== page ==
Knoxville, Tennessee. (Eric Document Number ED 148320)
Cutler, Bob D. & Javalgi, Rajshekhar G. (1992). A cross-cultural
analysis of the
visual components of print advertising: The United States and the
European Community. Journal of Advertising Research, 32 (1), 71-80.
Cutler, Bob D.; Javalgi, Rajshekhar G. & Erramilli, M. Krishna. (1992).
components of print advertising: A five-country cross-cultural
Analysis. European Journal of Marketing, 26 (4), 7-20.
Dominick, Joseph R. & Greenberg, Bradley S. (1970). Three seasons of
on Television. Journal of Advertising Research, 2, 21-27.
Instituto Brasileiro de Geografia e Estatistica (IBGE). (1987). Pinad
Kottak, P. Conrad. (1990). Prime time society: An anthropological
of television and culture. Belmont, Ca.: Wadsworth.
Leslie, Michael. (1992). Representation of blacks on prime time
television in Brazil. Howard Journal of Communications, 4(1/2), pp.
Tansay, Richard, Hyman, Michael R., & Zinkhan, M. George. (1990).
themes in Brazilian and U.S. auto ads: A cross-cultural comparison.
Journal of Advertising,19 (2), 30-39.
Toledo, P. Roberto. (1993, June). O Sonho do Mudar de Lugar no Pais
[The dream of changing the country's place]. Veja.
Wagley, Charles. (1963). An introduction to Brazil. New York: Columbia
Wilkes, Robert E. & Valencia, Humberto. (1989). Hispanics and Blacks in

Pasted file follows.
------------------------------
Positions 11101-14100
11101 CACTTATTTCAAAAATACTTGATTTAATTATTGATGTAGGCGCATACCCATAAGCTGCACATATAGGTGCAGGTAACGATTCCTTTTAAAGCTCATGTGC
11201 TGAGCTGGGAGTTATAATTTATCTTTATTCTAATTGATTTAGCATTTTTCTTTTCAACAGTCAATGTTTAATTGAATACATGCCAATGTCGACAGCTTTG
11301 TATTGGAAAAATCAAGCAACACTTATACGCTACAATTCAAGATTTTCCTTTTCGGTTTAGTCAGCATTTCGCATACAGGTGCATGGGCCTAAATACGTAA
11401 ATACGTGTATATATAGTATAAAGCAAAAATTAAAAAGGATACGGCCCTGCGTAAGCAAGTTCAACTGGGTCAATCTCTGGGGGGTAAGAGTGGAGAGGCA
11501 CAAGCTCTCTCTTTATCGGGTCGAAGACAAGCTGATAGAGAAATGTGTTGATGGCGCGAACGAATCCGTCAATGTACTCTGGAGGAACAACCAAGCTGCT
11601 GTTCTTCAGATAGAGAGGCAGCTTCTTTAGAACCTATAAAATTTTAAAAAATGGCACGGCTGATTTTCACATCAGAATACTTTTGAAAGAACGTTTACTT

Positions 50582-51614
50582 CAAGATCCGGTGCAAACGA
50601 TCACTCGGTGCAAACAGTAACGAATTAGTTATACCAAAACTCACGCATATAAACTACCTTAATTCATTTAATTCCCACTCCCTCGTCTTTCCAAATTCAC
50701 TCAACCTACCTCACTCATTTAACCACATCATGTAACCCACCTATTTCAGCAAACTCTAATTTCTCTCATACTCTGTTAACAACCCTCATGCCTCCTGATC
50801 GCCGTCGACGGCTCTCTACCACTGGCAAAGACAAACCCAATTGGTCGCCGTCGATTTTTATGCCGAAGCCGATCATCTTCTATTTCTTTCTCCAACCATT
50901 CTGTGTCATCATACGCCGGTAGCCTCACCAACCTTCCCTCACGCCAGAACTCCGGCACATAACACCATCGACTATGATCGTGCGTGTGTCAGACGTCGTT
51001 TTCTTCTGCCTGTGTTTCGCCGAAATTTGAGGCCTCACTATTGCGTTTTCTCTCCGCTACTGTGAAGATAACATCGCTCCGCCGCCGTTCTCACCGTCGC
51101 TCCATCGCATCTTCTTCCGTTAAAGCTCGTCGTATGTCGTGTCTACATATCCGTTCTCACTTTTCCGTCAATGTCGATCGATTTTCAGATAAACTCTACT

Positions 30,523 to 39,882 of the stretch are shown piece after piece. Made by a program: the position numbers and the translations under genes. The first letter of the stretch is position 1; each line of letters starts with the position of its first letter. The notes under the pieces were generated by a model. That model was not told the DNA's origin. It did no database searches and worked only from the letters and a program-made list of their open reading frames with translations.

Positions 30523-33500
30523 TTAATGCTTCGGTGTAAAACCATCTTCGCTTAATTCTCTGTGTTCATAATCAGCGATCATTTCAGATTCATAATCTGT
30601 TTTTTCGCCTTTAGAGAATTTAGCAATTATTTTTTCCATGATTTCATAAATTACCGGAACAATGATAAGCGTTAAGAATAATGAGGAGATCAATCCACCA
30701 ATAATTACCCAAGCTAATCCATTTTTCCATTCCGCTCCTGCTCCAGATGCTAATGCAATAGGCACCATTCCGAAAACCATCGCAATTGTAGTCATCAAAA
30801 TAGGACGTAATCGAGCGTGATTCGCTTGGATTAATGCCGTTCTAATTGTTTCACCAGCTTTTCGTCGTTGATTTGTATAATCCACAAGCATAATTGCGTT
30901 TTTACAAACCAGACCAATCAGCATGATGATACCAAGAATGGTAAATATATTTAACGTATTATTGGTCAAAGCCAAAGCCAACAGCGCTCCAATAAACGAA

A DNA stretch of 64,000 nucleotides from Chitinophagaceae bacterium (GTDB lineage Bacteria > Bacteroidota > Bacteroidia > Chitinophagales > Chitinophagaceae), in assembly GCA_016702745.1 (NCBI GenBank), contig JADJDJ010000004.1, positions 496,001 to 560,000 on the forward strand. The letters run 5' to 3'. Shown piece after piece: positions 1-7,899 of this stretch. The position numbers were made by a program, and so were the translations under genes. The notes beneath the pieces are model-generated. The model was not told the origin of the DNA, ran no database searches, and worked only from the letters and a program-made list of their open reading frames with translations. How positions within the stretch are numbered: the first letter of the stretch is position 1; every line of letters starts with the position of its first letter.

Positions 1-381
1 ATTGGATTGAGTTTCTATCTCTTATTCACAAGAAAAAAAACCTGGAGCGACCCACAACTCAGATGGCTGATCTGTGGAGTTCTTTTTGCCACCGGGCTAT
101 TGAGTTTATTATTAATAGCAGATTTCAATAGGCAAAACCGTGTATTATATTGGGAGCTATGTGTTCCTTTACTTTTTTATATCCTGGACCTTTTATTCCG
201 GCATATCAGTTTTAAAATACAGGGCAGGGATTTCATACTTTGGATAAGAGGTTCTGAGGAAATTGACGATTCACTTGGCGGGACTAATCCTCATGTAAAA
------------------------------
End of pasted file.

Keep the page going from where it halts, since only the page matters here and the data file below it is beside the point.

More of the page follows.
television commercials. Journal of Advertising, 18 (1), 19-25.
World Almanac. (1993). pp. 383/736.
Zinkhan, George M.; Cox, Keith K. & Hong, Jae W. (1986). Changes in
stereotypes: Black and white in magazines advertisements. Journalism
Quarterly, 63 (3), 586-72
Zinkhan, M. George; Qualls, William J. & Biswas, Adhijit. (1990). The
use of blacks in magazine and television advertising: 1946 to 1986.
Journalism Quarterly, 67 (3), 547-553.
The unit of analysis is characters portrayed on commercials during the
major evening newscast of the American national TV network ABC, and
Brazilian national TV networks, except the network's own material.
In order to analyze the units, a coding procedure was developed, and is
composed of 9 items:
I. Nation. Either U.S. Television (ABC), or Brazilian TV (Record,
Bandeirante, and SBT).
III. Type of products advertised. The type of products advertised
are classified into 12 categories:
1. Basic Necessities such ads include food, clothes, shoes, medicine,
cleaning products, store networks (retail, outlet), etc.
2. SuperfluousDbeauty products, jewelry, watches, toys, etc.
3. LeisureDtraveling packages, resorts, hotels, cruises and movies.
4. Home electronic equipmentD including computers, TV sets, VCRs,